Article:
The Talon

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Felicia Agnew, Guest Contributor

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The Talon is featuring Freedom teachers and staff in this month-long series of articles written by teachers and staff members.  The first installment is from Felicia Agnew, Technology Support Specialist.  Agnew has been at Freedom since 2004 and writes a personal blog.  This piece on her nephew marks the 10 year anniversary of her nephew’s tragic death.

Felicia Agnew is a Technology Support Specialist at Freedom HS.

Bobby

In June of this year, he would have turned 32. I often wonder what his life would have been like had he not made the series of terrible decisions that took him from us. I suppose he would have had a family at 32, a wife he loved and maybe a child or two. He loved being a Marine, that’s for sure so I imagine he would have still been a proud member of the Corps. Becoming a Marine changed his life. We gave them a troubled and directionless boy and they returned to us a confident respectful young man with a sense of purpose.

Bobby was my nephew. In March of 2009 he was stationed at Camp Lejeune in Jacksonville, North Carolina. One Saturday night he and a friend decided to drive down to a bar just over the South Carolina border to enjoy some rare time off before they shipped off to Afghanistan in a few weeks. Bobby and his friend were both intoxicated when they climbed in to the truck to make the drive back to base. On the way up the highway they engaged in a drag race with another vehicle. His friend who was driving lost control of the vehicle and left the roadway striking a tree and killing them both instantly. The driver was the father of a young daughter. Bobby was my brothers only child.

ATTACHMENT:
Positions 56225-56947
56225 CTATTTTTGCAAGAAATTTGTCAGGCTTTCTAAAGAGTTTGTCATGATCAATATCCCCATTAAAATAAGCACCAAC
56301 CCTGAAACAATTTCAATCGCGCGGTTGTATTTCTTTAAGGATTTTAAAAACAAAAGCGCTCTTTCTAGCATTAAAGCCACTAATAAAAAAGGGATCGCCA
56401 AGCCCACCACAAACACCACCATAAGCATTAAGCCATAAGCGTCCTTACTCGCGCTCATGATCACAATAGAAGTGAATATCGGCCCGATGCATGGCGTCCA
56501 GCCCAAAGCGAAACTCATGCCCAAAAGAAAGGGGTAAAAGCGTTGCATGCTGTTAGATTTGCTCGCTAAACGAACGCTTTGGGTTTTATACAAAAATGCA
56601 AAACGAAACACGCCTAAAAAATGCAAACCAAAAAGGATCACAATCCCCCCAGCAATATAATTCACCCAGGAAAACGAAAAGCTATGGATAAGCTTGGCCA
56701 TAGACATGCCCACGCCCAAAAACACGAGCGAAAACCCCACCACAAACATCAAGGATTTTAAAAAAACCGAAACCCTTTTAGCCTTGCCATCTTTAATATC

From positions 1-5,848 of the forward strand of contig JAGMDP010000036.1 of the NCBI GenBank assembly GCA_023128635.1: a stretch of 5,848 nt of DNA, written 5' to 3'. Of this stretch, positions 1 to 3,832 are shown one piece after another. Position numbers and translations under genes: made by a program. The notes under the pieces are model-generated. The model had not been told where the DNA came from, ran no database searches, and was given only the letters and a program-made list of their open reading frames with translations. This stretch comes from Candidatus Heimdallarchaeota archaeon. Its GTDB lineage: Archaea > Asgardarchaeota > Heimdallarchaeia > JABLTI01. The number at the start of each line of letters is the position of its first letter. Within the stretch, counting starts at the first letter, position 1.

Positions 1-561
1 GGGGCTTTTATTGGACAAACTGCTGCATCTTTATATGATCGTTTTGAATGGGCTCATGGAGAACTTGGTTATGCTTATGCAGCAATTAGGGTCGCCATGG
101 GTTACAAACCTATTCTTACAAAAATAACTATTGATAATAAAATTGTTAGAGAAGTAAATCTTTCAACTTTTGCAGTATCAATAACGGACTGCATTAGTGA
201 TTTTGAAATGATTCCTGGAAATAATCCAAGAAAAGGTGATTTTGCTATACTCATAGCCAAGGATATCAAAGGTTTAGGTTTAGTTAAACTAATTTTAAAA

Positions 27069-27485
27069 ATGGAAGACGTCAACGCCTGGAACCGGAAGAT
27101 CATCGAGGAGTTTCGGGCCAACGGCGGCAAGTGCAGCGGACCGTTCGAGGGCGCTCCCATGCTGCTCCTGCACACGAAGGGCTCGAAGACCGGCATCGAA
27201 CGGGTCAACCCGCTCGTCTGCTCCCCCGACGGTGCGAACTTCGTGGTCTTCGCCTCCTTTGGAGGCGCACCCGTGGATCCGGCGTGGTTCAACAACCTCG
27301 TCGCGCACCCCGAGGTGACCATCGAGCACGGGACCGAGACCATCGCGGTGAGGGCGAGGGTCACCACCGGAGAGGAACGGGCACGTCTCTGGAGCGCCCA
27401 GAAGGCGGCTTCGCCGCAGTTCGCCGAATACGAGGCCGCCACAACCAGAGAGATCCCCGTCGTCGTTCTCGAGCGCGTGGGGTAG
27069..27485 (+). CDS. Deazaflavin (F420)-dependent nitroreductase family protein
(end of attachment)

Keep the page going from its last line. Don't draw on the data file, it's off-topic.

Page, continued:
Our family was devastated by the loss. My son who was 17 at the time was deeply affected by the death of his beloved cousin. Having to tell him that his cousin who was also one of his best friends had died was the hardest thing I have ever done. I will never forget the sight of my son laying face down in the middle of my bed weeping as if his heart would be broken forever.

When something bad happens, you try to look for the lesson, the silver lining, any little scrap of good you can take from it. Unfortunately, there really isn’t anything good you can take from the too soon death of a twenty-two-year-old but what it gave me was the chance to have many meaningful and heartfelt talks with my children about drinking and driving. Our family is very aware of how fragile life is. We hug each other and say I love you with purpose. We know it can all be snatched away in an instant.

We will never forget Bobby. My son wears some of his clothing on a regular basis even though he swims in it. My brother says he still has conversations with the son he so desperately misses. It’s taken a while, but I think I am at the point that when his memory sweeps in it brings smiles instead of tears. We can tell our Bobby stories with laughter and great wishing that he was still here. Losing someone you love might be the hardest thing you will ever have to survive, but you will survive it. Life does go on and that is what our Bobby would want us to do. Live.

-Felicia Agnew

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